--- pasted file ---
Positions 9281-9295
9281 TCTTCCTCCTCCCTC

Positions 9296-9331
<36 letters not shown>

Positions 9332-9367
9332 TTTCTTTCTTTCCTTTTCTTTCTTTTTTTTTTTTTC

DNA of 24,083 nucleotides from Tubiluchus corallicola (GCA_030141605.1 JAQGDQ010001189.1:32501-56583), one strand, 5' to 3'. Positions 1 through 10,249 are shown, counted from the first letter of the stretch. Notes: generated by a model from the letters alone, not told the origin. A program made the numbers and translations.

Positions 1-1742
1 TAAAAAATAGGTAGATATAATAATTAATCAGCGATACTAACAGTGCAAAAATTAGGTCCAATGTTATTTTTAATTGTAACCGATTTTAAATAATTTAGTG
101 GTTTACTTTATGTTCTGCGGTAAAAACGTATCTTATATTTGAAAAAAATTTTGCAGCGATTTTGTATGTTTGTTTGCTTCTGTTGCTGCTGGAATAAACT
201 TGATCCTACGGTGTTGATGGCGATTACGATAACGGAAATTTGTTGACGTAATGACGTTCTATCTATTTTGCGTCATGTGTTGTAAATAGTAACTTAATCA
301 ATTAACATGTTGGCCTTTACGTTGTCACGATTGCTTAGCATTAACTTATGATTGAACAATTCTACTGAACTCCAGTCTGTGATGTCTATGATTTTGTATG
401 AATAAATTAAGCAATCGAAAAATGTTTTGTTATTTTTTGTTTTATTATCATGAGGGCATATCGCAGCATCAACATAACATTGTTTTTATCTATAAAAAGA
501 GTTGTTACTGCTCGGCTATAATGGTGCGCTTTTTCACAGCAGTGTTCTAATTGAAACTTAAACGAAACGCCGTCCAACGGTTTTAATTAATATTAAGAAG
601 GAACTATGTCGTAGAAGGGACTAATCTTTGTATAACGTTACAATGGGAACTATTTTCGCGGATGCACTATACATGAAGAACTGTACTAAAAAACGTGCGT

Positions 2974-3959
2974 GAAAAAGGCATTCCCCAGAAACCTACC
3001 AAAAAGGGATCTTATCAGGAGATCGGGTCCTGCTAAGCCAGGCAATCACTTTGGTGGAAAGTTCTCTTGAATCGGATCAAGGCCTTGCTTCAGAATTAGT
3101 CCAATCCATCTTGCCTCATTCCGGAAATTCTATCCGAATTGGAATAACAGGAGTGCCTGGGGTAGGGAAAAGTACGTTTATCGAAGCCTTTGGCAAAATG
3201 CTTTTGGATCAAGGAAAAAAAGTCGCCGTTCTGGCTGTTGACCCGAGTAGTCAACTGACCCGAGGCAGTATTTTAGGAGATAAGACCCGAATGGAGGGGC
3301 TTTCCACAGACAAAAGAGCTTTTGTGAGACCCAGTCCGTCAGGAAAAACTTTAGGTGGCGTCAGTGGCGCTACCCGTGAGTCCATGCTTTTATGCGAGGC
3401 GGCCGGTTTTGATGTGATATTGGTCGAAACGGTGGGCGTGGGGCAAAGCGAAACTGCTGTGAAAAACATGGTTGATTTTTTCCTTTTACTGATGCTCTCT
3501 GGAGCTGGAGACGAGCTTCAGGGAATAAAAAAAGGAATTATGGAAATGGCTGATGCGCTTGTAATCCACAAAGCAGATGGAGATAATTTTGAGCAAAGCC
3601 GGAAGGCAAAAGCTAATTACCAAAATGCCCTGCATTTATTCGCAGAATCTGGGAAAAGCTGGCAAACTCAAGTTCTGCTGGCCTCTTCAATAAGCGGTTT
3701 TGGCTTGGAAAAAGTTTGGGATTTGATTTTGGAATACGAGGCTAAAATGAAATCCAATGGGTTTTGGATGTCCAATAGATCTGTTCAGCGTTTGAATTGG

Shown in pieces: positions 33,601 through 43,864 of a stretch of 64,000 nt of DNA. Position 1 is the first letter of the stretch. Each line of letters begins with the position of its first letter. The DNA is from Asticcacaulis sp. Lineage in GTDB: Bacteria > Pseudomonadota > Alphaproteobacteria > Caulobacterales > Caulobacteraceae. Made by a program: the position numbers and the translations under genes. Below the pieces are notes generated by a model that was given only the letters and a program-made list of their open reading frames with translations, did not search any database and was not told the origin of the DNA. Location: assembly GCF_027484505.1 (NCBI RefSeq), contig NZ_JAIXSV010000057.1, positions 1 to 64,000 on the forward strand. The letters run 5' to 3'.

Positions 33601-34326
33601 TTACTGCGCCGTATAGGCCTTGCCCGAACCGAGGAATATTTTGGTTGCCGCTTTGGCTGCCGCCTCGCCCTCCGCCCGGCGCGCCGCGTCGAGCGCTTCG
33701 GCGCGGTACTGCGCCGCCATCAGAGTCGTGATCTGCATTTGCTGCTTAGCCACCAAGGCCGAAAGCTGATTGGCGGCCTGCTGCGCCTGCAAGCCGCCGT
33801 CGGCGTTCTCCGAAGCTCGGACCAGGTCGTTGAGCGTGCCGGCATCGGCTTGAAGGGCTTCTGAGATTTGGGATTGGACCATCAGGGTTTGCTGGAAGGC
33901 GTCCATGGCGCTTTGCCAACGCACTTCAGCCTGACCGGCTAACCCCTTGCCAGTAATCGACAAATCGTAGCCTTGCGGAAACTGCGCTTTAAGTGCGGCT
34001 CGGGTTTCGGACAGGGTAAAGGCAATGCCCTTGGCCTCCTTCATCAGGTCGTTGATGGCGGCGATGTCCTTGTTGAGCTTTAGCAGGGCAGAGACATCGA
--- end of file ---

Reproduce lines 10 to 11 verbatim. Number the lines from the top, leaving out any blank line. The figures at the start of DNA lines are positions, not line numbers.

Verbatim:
101 GTTTACTTTATGTTCTGCGGTAAAAACGTATCTTATATTTGAAAAAAATTTTGCAGCGATTTTGTATGTTTGTTTGCTTCTGTTGCTGCTGGAATAAACT
201 TGATCCTACGGTGTTGATGGCGATTACGATAACGGAAATTTGTTGACGTAATGACGTTCTATCTATTTTGCGTCATGTGTTGTAAATAGTAACTTAATCA